Welcome to Day Four of my review of the Clearprint Vellum field book. The bulk of the review can be found on Day One. Each day the rest of this week, I’m reviewing a page done in the same book using a different medium.
Watercolor and Decoupage on Clearprint Vellum
Today’s piece has a watercolor background, and drawing cut out and decoupaged onto the page with gel medium. After I had scanned this both front and back, I thought it would be fun to add lines with a brush pen to try for the stained glass look.
Out of all the pieces I did for this review, this is the one I like the least. Partly that is because it was rushed as I wanted to get this review done before the end of the year (I always do that–impose self-inflicted deadlines that matter to no one but myself. Alas! They’re a pain, but they do help me get things done, since I’ll procrastinate if I don’t have a deadline).
Watercolor works on this paper, but it does present challenges. On the top half of the page you can see the watercolor without any gel medium. On the bottom, where I applied gel medium to glue down my printing of the angel, you can how the watercolor smeared and darkened. I actually like the smeared and darkened better. I was expecting it as well. Unless you use a fixative, watercolor will react to any wet medium even after it dries. I’ll discuss watercolor more in tomorrow’s review.
The angel was originally done online in a program called Scribbler2. I printed the drawing onto a transfer paper that was similar to Clearprint Vellum in color and translucence.
The vellum held up to the gel medium fairly well. It did dimple quite a bit as it dried, but smoothed out almost entirely after weighting it down overnight. The scan doesn’t show it but you can see the brush strokes where the gel medium was applied. It doesn’t show much, just enough to add a slight sense of texture.
Overall, the picture looks better in real life than it does in the scan.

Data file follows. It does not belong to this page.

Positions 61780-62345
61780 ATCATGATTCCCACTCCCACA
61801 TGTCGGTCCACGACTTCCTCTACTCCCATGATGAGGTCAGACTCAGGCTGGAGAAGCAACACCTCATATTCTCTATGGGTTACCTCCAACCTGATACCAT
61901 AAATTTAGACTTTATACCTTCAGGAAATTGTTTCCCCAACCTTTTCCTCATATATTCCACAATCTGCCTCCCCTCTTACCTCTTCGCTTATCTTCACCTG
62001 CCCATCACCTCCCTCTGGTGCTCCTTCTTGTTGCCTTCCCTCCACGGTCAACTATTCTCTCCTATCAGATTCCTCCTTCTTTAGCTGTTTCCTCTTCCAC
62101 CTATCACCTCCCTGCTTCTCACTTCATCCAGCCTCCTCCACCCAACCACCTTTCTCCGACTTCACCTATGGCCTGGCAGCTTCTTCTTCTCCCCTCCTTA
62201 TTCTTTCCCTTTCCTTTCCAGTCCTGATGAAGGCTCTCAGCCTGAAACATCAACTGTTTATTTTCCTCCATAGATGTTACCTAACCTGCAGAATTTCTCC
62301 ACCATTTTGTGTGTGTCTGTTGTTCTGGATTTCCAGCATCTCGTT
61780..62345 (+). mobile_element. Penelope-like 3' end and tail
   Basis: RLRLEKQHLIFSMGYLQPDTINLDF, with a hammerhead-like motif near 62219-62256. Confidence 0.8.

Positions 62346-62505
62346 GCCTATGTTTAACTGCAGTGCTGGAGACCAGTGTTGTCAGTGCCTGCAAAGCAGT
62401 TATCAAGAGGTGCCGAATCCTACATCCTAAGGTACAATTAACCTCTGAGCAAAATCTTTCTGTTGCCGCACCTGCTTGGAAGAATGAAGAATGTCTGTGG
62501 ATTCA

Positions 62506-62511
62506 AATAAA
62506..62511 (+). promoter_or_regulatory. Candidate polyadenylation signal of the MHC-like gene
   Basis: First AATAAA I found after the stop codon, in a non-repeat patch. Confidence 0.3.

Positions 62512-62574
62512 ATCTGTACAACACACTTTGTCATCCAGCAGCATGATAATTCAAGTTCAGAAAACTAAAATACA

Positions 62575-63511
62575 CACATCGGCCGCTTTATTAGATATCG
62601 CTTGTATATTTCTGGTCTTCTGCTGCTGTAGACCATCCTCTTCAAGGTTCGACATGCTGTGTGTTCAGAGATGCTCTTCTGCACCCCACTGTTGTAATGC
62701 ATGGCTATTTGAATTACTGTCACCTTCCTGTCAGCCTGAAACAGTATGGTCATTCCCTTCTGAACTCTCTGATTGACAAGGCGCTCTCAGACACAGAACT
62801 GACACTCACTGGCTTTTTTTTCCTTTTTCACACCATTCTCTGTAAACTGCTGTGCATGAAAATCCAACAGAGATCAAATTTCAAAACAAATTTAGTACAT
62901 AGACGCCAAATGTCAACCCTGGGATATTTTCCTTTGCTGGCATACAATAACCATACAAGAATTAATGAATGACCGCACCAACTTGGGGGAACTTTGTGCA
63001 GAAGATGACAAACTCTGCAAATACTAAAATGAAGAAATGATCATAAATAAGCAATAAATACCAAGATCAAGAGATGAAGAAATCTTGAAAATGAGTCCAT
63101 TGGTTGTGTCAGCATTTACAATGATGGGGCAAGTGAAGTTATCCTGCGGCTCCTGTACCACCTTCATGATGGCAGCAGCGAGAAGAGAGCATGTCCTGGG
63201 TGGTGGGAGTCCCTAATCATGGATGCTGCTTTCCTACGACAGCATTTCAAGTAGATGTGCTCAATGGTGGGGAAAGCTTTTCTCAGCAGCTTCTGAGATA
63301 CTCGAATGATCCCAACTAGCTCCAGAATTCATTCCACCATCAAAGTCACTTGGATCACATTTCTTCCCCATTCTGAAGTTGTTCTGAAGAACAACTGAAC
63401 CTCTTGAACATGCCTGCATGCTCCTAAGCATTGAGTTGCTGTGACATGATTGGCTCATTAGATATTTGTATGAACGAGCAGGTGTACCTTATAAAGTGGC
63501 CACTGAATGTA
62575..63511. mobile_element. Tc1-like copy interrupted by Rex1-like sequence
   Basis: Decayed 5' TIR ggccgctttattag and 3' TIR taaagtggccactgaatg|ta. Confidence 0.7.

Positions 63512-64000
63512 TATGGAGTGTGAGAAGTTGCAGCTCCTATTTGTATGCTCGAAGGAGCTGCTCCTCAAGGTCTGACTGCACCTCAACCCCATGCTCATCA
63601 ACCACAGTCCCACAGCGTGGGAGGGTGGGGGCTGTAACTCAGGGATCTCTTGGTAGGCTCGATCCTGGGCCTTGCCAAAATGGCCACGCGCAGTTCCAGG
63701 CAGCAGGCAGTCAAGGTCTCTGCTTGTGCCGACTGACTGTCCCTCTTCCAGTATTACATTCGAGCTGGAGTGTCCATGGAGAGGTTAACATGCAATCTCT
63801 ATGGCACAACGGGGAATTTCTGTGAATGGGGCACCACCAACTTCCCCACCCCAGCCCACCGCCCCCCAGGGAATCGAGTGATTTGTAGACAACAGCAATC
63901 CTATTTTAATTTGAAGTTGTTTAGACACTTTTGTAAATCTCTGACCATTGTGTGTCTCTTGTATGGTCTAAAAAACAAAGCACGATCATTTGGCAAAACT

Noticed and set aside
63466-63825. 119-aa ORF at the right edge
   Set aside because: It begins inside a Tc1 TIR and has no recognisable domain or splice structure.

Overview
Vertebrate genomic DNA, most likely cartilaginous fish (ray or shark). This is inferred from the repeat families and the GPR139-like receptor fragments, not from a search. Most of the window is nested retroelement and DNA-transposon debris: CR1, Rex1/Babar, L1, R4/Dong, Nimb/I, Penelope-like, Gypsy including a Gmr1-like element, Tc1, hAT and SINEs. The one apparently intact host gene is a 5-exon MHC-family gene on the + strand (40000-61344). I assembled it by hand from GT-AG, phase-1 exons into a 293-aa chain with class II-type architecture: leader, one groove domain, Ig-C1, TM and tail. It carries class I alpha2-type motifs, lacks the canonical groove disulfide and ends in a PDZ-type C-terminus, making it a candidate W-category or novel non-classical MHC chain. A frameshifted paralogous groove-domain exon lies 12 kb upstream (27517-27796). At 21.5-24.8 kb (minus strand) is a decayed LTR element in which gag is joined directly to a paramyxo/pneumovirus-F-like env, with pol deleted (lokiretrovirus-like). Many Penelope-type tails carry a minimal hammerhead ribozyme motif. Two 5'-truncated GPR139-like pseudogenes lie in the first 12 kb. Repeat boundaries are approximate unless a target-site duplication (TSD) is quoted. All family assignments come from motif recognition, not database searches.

On the back, the color shows through. The scan picked up what look like dimples, but you can’t see them with the eye. I hadn’t added gold leaf to the back of this page, but the stains along the edge are from the gold added to the front.
As I was writing this, I took the notion to add a stained glass effect. I had family coming soon, so I very quickly drew lines using a J. Herbin brush pen. I had discovered that a brush pen gives darker values on the page without as much work as Micron or Sketchplan.
Now, held up to the light, the front of the page looks like this! Still needs work, but definitely a project for the future!
Tomorrow I’ll share a page and further explore watercolor on Clearprint vellum! I hope you’ll join me!
You can skip this part if you’ve already read it: Earlier this year, I participated in Clearprint’s Cross-Country project. It is a fantastic deal. You let them know you want to join up, and they send you TWO of their Vellum field books. In one, you do a work of art, using whatever medium you desire, and within a week you send that book back to them. The second book is yours to keep! Forever!
Additionally, your artwork is uploaded to the Cross-Country gallery, and featured on the Clearprint Facebook page. I’ve been told the project will continue as long as there are pages left in the Cross-Country book, so you still have time to sign up!